New Industrial Construction is Easing the Supply Squeeze in Charlotte

by John Nelson

In recent years, the fundamentals in Charlotte’s industrial real estate market have continued to improve. Overall, the market can be characterized by an increase in tenant activity and the emergence of new submarkets more active on the development front than in the past.

Tenant growth can be attributed to organic growth from users expanding, velocity of new deals, as well as emerging submarkets within the market. Charlotte’s central location near the transportation arteries of I-77 and I-85 continues to make the city’s industrial space very attractive to logistics and distribution companies. Charlotte is growing by approximately 20,000 residents per year, according to U.S. Census Bureau data. The population growth, coupled with the trend of brick-and-mortar retailers transitioning portions of their business to e-commerce, makes for a positive outlook on Charlotte’s industrial fundamentals.

Tim Robertson, Beacon Partners

Tim Robertson, Beacon Partners

The strongest tenant activity is in the 25,000- to 75,000-square-foot range, with tenants looking to upgrade the quality and functionality of their space. Beginning in fourth-quarter 2015 and continuing into first-quarter 2016, there was noticeable activity among tenants relocating from owner-occupied facilities to leased spaces. This trend has been driven by a limited supply of options for purchase, historically high construction prices and a steady economy. Furthermore, the consensus among brokers is that a larger number of smaller tenants are relocating from single-tenant buildings into more modern, multi-tenant facilities.

As a result of tenant activity and demand, there has been a decreasing supply of available buildings, which despite escalating construction pricing and development constraints, has led to an increase of new product from developers on a speculative basis notably in emerging submarkets.

Hot Submarkets
As 2016 progresses, a variety of factors indicate that a geographically driven surge in new construction promises to impact the dynamics of vacancies and expand leasing opportunities to grow the market. Charlotte’s Southwest (Westinghouse Boulevard), North (North 1-77) and Central (interchange of I-85 and I-77) submarkets have long been the largest industrial submarkets with the highest occupancy rates. This trend is tied to two factors: an existing supply of product in sought-after locations and increased growth within the Charlotte region along the I-85 distribution corridor.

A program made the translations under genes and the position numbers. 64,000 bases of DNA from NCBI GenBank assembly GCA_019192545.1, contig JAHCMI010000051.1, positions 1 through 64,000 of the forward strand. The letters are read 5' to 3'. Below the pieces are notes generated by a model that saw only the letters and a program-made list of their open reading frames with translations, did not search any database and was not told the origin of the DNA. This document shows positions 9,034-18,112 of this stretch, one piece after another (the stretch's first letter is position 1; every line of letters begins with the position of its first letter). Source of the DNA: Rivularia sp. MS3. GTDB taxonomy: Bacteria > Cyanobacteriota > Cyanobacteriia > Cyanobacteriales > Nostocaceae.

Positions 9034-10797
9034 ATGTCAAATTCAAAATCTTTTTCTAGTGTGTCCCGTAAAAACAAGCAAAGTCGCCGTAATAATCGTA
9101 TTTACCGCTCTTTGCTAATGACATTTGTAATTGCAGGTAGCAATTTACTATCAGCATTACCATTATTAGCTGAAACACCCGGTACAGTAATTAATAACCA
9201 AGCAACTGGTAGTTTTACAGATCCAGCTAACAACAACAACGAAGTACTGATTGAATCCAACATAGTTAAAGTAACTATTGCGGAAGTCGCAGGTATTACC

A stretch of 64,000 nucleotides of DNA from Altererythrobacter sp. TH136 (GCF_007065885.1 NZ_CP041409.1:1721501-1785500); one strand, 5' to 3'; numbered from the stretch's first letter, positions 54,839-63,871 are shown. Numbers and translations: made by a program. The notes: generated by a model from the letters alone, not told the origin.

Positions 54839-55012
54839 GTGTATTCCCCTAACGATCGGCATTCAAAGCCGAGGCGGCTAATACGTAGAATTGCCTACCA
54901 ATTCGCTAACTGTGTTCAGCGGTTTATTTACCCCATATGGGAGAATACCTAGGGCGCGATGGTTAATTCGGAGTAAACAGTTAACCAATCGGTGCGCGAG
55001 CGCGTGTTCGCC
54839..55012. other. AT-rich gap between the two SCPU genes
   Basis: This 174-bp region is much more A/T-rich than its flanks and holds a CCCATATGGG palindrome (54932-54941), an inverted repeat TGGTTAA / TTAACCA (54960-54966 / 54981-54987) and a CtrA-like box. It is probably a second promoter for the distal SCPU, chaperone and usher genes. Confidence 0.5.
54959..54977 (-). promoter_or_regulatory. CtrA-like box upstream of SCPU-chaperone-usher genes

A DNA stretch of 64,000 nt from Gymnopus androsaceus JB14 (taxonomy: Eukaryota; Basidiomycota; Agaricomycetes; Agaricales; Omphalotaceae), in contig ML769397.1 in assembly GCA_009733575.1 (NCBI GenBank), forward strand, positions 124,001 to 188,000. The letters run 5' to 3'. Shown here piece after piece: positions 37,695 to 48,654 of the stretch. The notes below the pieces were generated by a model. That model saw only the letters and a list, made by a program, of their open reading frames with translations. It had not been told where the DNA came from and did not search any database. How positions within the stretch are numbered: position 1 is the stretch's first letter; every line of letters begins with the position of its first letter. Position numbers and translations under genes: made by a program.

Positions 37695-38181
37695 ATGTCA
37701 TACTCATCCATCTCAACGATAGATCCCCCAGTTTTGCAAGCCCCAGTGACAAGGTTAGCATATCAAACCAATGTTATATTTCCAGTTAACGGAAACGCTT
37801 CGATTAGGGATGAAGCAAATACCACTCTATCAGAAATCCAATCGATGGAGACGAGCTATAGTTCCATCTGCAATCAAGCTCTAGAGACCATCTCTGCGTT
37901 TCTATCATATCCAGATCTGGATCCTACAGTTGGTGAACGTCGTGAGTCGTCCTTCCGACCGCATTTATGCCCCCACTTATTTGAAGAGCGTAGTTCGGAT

But as second-quarter 2016 progresses, a new geographic reality begins to gain more attention in commercial real estate circles. A trend is emerging as the market continues to improve, and there is a scarcity in land in the traditionally strong Southwest, North and Central submarkets. This scarcity has driven the Charlotte industrial market to expand into the Northeast and Airport West submarkets. While neither of these submarkets have historically been considered established industrial territories, they still provide well-located sites with good proximity to the labor force and the interstates, two of the biggest drivers of industrial development.

In the Northeast submarket, more than 1.1 million square feet of space has been completed within the last 18 months, and another 562,000 square feet is currently under construction. The pipeline is poised to accommodate another 1.75 million square feet, which will lead to future growth. The evolution of the Airport West submarket is driven by similar land constraints as the Southwest submarket as national developers and investors continue to deliver new speculative projects. Approximately 800,000 square feet has been delivered or is under construction within the last 18 months, and another 750,000 square feet is in the pipeline in established parks and sites.
Going forward, the market will remain healthy — driven by new construction in an ever-expanding market, allowing Charlotte to continue to become a key regional distribution hub along I-85, through the Carolinas and into the Mid-Atlantic.

— By Tim Robertson, Director of Industrial Leasing, Beacon Partners. This article originally appeared in the June 2016 issue of Southeast Real Estate Business.

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